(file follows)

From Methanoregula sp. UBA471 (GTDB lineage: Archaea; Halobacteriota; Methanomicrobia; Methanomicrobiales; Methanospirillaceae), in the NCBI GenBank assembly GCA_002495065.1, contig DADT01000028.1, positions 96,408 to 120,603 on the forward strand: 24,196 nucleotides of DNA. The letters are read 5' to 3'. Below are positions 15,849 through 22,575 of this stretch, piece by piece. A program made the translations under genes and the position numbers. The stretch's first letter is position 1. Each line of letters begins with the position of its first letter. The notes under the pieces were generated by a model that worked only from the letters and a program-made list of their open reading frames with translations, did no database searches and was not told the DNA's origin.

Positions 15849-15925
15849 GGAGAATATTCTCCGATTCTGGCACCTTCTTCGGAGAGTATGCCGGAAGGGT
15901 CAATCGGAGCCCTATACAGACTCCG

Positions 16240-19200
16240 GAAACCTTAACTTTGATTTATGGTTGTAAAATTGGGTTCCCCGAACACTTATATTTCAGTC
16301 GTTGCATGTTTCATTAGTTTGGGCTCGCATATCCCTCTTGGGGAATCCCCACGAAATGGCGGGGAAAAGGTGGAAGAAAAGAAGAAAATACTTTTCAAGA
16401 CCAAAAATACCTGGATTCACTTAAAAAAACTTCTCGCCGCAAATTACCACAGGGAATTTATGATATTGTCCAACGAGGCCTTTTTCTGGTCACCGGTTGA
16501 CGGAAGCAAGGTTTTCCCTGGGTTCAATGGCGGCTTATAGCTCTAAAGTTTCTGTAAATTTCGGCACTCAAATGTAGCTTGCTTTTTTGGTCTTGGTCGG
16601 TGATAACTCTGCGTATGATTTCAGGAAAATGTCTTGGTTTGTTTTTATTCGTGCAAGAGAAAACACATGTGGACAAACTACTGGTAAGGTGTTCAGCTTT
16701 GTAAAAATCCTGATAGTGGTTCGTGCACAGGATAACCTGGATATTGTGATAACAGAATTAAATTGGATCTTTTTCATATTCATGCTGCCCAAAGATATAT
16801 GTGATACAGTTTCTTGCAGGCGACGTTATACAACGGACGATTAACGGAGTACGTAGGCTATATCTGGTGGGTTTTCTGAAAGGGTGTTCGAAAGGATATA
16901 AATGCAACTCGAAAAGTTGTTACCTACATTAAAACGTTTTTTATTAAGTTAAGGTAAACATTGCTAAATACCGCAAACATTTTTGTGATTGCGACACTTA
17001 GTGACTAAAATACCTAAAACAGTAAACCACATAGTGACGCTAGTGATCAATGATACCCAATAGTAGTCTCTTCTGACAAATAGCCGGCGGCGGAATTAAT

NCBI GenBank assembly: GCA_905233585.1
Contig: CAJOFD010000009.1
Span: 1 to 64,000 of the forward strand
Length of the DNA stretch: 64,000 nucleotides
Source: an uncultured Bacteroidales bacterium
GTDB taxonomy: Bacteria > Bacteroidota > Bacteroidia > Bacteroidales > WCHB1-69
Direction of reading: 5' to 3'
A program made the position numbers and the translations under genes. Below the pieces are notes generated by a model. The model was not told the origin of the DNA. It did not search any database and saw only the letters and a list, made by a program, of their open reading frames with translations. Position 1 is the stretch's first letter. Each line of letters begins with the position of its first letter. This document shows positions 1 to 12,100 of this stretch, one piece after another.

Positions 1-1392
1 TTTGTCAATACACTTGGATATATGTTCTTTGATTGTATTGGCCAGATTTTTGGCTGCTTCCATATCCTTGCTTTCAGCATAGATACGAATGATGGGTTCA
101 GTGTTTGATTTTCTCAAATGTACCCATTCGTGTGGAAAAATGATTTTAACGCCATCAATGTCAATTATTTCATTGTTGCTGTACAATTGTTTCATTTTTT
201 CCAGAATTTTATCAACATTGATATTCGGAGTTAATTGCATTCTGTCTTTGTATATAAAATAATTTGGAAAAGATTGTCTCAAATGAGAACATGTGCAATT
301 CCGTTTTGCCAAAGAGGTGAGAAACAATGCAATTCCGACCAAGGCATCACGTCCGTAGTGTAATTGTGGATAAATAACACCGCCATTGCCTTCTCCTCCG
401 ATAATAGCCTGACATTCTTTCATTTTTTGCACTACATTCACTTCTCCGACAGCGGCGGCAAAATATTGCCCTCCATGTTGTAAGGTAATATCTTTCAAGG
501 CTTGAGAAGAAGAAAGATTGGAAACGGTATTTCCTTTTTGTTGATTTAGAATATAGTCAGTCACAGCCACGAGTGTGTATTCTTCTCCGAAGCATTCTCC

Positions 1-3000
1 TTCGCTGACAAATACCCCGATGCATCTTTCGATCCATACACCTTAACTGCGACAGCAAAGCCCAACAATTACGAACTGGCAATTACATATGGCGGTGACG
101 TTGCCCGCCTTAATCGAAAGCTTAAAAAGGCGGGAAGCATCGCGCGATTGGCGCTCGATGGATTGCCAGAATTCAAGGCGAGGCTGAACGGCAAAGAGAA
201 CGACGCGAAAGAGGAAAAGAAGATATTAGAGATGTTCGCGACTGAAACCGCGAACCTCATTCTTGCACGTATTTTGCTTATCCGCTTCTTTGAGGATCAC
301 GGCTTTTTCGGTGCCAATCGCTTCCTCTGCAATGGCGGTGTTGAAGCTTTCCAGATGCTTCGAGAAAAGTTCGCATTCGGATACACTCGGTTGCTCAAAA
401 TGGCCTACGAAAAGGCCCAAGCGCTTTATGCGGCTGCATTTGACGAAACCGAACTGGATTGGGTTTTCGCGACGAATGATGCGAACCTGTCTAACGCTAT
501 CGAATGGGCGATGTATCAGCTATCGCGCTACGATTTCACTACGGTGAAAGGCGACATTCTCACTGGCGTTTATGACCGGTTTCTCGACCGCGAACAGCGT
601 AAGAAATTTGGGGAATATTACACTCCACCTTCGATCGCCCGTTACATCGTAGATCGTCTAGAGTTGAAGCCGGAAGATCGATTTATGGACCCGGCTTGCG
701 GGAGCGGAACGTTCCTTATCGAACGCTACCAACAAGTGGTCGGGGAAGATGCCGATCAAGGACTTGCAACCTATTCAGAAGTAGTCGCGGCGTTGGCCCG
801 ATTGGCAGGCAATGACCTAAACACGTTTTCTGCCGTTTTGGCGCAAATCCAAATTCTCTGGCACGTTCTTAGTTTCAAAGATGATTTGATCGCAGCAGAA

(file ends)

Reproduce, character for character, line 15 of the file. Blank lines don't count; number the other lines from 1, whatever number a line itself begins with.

NCBI GenBank assembly: GCA_905233585.1